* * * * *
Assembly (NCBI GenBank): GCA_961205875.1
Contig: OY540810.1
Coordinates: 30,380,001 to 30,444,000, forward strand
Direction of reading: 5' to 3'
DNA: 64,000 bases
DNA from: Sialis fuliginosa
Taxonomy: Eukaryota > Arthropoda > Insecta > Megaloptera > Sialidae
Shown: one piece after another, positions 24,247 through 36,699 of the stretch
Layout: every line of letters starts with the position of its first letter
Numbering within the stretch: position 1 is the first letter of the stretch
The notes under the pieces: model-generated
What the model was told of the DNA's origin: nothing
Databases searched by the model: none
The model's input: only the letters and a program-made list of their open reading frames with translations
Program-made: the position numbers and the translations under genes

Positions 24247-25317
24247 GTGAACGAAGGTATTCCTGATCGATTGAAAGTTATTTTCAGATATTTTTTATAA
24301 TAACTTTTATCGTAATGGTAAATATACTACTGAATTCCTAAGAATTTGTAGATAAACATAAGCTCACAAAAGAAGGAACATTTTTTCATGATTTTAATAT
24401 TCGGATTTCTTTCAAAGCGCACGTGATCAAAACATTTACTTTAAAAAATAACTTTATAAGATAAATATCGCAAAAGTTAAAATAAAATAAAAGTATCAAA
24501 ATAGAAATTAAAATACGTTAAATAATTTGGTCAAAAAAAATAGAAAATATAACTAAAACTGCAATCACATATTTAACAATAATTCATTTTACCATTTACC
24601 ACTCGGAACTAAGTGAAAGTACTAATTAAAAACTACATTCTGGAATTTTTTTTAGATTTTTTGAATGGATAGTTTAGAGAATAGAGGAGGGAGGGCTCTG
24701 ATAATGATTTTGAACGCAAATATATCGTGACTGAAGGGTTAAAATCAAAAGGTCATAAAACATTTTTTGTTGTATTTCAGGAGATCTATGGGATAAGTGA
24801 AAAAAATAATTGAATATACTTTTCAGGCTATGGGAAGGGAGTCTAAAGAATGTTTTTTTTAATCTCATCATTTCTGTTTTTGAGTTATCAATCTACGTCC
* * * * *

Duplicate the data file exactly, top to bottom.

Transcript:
Assembly (NCBI GenBank): GCA_961205875.1
Contig: OY540810.1
Coordinates: 30,380,001 to 30,444,000, forward strand
Direction of reading: 5' to 3'
DNA: 64,000 bases
DNA from: Sialis fuliginosa
Taxonomy: Eukaryota > Arthropoda > Insecta > Megaloptera > Sialidae
Shown: one piece after another, positions 24,247 through 36,699 of the stretch
Layout: every line of letters starts with the position of its first letter
Numbering within the stretch: position 1 is the first letter of the stretch
The notes under the pieces: model-generated
What the model was told of the DNA's origin: nothing
Databases searched by the model: none
The model's input: only the letters and a program-made list of their open reading frames with translations
Program-made: the position numbers and the translations under genes

Positions 24247-25317
24247 GTGAACGAAGGTATTCCTGATCGATTGAAAGTTATTTTCAGATATTTTTTATAA
24301 TAACTTTTATCGTAATGGTAAATATACTACTGAATTCCTAAGAATTTGTAGATAAACATAAGCTCACAAAAGAAGGAACATTTTTTCATGATTTTAATAT
24401 TCGGATTTCTTTCAAAGCGCACGTGATCAAAACATTTACTTTAAAAAATAACTTTATAAGATAAATATCGCAAAAGTTAAAATAAAATAAAAGTATCAAA
24501 ATAGAAATTAAAATACGTTAAATAATTTGGTCAAAAAAAATAGAAAATATAACTAAAACTGCAATCACATATTTAACAATAATTCATTTTACCATTTACC
24601 ACTCGGAACTAAGTGAAAGTACTAATTAAAAACTACATTCTGGAATTTTTTTTAGATTTTTTGAATGGATAGTTTAGAGAATAGAGGAGGGAGGGCTCTG
24701 ATAATGATTTTGAACGCAAATATATCGTGACTGAAGGGTTAAAATCAAAAGGTCATAAAACATTTTTTGTTGTATTTCAGGAGATCTATGGGATAAGTGA
24801 AAAAAATAATTGAATATACTTTTCAGGCTATGGGAAGGGAGTCTAAAGAATGTTTTTTTTAATCTCATCATTTCTGTTTTTGAGTTATCAATCTACGTCC